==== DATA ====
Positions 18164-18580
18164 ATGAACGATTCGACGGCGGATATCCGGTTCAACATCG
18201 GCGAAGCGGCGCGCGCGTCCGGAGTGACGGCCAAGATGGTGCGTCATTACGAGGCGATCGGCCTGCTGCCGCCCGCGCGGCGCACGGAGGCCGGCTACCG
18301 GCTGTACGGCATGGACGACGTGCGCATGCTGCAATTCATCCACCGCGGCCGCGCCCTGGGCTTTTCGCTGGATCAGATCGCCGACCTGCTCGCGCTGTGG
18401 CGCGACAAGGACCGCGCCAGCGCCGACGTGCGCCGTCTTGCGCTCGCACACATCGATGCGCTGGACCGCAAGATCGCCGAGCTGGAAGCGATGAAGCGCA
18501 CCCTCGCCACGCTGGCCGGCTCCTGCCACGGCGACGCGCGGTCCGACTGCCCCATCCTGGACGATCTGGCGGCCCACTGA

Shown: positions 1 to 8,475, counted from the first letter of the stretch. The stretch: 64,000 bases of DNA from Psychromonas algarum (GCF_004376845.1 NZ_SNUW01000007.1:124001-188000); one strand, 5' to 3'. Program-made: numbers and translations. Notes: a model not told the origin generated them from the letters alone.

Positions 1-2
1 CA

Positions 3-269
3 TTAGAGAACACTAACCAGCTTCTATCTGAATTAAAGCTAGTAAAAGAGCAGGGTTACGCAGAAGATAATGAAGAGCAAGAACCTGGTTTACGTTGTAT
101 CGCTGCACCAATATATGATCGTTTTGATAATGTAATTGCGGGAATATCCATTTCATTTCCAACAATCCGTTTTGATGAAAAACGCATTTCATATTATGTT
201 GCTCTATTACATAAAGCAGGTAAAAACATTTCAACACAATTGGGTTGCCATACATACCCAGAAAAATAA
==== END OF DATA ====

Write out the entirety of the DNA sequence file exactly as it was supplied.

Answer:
Positions 18164-18580
18164 ATGAACGATTCGACGGCGGATATCCGGTTCAACATCG
18201 GCGAAGCGGCGCGCGCGTCCGGAGTGACGGCCAAGATGGTGCGTCATTACGAGGCGATCGGCCTGCTGCCGCCCGCGCGGCGCACGGAGGCCGGCTACCG
18301 GCTGTACGGCATGGACGACGTGCGCATGCTGCAATTCATCCACCGCGGCCGCGCCCTGGGCTTTTCGCTGGATCAGATCGCCGACCTGCTCGCGCTGTGG
18401 CGCGACAAGGACCGCGCCAGCGCCGACGTGCGCCGTCTTGCGCTCGCACACATCGATGCGCTGGACCGCAAGATCGCCGAGCTGGAAGCGATGAAGCGCA
18501 CCCTCGCCACGCTGGCCGGCTCCTGCCACGGCGACGCGCGGTCCGACTGCCCCATCCTGGACGATCTGGCGGCCCACTGA

Shown: positions 1 to 8,475, counted from the first letter of the stretch. The stretch: 64,000 bases of DNA from Psychromonas algarum (GCF_004376845.1 NZ_SNUW01000007.1:124001-188000); one strand, 5' to 3'. Program-made: numbers and translations. Notes: a model not told the origin generated them from the letters alone.

Positions 1-2
1 CA

Positions 3-269
3 TTAGAGAACACTAACCAGCTTCTATCTGAATTAAAGCTAGTAAAAGAGCAGGGTTACGCAGAAGATAATGAAGAGCAAGAACCTGGTTTACGTTGTAT
101 CGCTGCACCAATATATGATCGTTTTGATAATGTAATTGCGGGAATATCCATTTCATTTCCAACAATCCGTTTTGATGAAAAACGCATTTCATATTATGTT
201 GCTCTATTACATAAAGCAGGTAAAAACATTTCAACACAATTGGGTTGCCATACATACCCAGAAAAATAA